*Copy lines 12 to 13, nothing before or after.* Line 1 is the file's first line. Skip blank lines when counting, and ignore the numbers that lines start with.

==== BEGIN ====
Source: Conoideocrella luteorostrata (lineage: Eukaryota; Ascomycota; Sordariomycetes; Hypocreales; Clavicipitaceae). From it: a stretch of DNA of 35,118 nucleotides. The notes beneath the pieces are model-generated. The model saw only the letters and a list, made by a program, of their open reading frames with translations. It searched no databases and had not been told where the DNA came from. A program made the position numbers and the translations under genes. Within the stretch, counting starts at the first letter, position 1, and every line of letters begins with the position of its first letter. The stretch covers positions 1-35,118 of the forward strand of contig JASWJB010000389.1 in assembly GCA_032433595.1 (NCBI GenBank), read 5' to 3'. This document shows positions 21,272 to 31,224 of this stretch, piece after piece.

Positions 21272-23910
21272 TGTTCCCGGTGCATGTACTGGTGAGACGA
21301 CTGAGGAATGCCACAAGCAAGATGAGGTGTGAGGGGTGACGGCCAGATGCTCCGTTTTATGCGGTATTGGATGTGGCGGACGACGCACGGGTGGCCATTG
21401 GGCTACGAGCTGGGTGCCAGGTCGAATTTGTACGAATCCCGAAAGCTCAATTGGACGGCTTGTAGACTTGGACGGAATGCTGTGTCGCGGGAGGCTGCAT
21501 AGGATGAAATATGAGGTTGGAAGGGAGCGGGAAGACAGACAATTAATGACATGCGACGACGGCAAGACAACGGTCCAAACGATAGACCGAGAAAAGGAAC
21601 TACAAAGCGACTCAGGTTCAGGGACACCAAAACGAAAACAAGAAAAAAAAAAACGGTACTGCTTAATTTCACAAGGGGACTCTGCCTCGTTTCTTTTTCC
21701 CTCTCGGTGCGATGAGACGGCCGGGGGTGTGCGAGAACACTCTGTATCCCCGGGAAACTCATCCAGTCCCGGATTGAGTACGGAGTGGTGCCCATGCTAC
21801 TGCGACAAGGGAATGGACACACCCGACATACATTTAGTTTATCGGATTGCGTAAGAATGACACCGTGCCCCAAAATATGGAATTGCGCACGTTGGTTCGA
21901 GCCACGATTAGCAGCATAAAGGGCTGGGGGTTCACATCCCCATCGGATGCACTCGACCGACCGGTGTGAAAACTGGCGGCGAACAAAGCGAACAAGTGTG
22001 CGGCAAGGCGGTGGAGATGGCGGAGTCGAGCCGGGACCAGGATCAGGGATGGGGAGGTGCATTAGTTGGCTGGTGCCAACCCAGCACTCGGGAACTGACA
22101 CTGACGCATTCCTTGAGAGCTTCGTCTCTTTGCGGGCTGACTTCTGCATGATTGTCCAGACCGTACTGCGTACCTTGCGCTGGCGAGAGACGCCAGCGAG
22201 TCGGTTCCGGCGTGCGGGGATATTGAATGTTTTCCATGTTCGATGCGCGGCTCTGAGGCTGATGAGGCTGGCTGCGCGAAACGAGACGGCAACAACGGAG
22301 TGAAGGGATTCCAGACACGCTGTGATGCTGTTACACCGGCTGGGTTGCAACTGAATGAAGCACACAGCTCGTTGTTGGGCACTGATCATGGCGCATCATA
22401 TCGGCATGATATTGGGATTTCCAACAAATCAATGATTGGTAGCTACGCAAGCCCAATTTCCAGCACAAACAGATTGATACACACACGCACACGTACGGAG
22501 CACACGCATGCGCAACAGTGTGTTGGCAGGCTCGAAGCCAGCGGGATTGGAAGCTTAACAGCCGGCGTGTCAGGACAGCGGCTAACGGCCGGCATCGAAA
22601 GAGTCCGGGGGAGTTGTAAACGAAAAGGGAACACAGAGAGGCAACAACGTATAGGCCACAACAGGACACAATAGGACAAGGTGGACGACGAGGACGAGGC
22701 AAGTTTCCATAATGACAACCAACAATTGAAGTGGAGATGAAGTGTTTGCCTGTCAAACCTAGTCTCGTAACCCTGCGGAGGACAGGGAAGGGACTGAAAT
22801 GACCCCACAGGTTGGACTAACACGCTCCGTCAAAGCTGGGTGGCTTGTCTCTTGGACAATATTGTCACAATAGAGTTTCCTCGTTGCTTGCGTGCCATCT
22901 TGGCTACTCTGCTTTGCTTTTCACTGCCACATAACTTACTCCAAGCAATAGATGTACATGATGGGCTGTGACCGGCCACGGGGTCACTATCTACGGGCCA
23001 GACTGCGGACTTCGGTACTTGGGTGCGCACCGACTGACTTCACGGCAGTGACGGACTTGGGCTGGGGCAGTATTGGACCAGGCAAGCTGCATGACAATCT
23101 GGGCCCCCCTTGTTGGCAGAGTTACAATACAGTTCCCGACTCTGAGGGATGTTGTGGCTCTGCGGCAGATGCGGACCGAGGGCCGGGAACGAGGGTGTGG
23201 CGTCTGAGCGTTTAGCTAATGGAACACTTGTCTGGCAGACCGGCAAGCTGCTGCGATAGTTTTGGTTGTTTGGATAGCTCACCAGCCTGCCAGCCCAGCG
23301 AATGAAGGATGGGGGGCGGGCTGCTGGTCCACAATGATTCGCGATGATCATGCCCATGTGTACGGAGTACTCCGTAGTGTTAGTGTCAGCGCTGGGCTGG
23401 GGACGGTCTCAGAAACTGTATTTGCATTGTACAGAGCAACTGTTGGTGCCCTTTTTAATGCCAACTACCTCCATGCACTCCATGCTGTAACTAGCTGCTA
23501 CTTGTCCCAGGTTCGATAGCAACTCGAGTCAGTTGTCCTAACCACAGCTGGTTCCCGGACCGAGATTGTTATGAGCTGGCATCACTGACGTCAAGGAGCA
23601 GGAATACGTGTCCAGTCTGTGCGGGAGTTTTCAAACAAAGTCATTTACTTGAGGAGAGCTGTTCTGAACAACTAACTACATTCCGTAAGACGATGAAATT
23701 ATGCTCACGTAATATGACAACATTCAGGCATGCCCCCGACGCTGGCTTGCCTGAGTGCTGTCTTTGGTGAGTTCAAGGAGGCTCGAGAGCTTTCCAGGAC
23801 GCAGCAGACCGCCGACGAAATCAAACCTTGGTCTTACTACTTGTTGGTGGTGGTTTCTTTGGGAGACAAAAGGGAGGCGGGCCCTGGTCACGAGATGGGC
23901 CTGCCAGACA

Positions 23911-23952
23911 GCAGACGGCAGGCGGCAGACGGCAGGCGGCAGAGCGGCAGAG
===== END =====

22101 CTGACGCATTCCTTGAGAGCTTCGTCTCTTTGCGGGCTGACTTCTGCATGATTGTCCAGACCGTACTGCGTACCTTGCGCTGGCGAGAGACGCCAGCGAG
22201 TCGGTTCCGGCGTGCGGGGATATTGAATGTTTTCCATGTTCGATGCGCGGCTCTGAGGCTGATGAGGCTGGCTGCGCGAAACGAGACGGCAACAACGGAG